3. People who are mentally ill.

The Venn Diagram above shows that there are many overlaps. Some of the homeless have some hope and expectation of finding a place to live. These are mostly homeless who are not addicted to drugs or mentally ill. These constitute the majority of homeless who are living in organized shelters.

Wherever drug addiction and mental illness are involved, it is much more difficult to find shelter. These shelters have rules regarding drugs, alcohol, theft, and violence. Many of the bums in Los Angeles would not be likely to live in a shelter, if only because they have no intention of following the rules.

If you have about an hour to spare, I recommend you watch this video by news station KOMO entitled “Seattle is Dying,” which takes a no-holds-barred view of the dire homeless situation in Seattle:

 

This Is Indeed Poway

Why the Synagogue Shooting Happened There

The mayor of Poway, California, Steve Vaus by name, went on the air to say that the synagogue shooting on the last day of Passover was not representative of Poway. “This is not Poway,” he said. I beg to differ from him.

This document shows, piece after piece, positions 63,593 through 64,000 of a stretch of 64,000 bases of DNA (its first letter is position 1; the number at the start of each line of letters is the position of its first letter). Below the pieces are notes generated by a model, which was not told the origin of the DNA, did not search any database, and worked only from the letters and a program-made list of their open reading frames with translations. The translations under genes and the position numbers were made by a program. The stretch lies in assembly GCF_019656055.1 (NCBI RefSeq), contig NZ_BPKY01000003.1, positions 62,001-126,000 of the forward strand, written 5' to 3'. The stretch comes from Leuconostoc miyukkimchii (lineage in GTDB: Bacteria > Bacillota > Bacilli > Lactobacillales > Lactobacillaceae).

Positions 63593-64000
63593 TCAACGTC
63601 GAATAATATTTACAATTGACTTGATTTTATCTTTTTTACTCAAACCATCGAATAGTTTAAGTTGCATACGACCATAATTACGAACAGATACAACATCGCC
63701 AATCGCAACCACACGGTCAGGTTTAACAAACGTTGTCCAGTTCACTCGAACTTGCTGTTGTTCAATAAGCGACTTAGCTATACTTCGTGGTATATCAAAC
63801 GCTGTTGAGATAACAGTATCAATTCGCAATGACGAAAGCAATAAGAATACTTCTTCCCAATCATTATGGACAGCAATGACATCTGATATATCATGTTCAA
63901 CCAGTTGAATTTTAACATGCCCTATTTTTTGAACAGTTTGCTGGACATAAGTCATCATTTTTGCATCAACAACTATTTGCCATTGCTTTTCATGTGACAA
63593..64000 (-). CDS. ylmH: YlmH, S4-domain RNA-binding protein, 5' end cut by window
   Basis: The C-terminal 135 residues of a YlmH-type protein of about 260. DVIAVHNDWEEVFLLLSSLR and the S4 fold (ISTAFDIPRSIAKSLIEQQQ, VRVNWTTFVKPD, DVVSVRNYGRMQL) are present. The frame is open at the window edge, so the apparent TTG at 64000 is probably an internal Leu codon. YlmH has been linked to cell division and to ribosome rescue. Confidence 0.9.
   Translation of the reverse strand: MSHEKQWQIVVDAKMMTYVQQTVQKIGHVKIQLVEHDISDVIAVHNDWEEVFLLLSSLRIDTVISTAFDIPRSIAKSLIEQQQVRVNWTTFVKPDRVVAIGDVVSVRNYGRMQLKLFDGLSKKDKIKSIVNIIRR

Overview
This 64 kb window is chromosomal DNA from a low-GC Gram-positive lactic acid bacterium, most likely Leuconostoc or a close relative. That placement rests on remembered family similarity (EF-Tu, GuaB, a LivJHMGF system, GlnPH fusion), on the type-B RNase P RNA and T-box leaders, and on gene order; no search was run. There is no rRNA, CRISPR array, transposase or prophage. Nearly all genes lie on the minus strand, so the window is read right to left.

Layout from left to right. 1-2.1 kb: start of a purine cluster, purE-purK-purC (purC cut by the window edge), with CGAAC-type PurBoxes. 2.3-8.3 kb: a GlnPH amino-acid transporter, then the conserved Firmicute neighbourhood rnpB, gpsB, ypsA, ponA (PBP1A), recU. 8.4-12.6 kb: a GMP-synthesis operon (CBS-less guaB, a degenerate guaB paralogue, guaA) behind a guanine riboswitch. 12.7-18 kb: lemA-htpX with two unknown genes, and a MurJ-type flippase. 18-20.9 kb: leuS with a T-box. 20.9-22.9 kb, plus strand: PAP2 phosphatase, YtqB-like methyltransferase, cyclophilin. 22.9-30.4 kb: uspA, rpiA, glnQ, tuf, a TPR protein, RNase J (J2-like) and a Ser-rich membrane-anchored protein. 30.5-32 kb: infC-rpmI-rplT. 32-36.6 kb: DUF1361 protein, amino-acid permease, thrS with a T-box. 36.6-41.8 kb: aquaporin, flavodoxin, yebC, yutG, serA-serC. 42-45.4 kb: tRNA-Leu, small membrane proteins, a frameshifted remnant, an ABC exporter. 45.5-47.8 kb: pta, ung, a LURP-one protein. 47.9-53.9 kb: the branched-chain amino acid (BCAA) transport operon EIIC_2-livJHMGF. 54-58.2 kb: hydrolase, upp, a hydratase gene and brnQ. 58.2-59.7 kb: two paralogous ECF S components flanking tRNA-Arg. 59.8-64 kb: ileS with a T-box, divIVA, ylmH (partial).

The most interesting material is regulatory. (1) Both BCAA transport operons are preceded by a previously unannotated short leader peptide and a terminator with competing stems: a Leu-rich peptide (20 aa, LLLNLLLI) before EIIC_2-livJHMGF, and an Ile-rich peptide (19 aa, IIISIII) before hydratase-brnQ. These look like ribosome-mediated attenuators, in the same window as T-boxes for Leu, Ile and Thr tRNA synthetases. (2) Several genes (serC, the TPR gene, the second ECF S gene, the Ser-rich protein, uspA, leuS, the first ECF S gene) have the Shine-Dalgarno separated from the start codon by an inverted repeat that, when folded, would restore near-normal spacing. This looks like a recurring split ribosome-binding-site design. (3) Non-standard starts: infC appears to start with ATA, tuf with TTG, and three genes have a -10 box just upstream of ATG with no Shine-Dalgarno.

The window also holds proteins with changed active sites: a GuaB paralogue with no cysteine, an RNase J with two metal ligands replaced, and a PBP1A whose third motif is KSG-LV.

My own personal experience of Poway was a negative one. When I worked for Urban Decision Systems in the 1990s, we had to let our secretary go: She was getting too old. Her family had her move to Poway, and I went to visit her there. My impression of the town north of San Diego was that it was a sterile racially homogeneous suburban upper class slum. I hated the place and could hardly wait to leave. And that was over twenty years ago!

Now this type of place is a natural for a racist, bigoted shooter. It is easy to develop a hatred for Jews or Muslims or immigrants or African-Americans—if everyone around you is lily white and drinks the same Kool Aid as you do. They’re all in the same bubble.

I’ve read an interesting article in The New Yorker about what the Chinese are doing to keep dissidents from embarrassing the government at inopportune times:

While Presidemt Xi Jinping played host to African dignitaries in the Great Hall of the People, the police played host to [dissident Zha Jianguo] at various scenic spots in the province of Hubei, about a thousand kilometers away. A number of other Beijing activists and civil-rights lawyers … were treated to similar trips….

This practice is known as bei lüyou, “to be touristed.”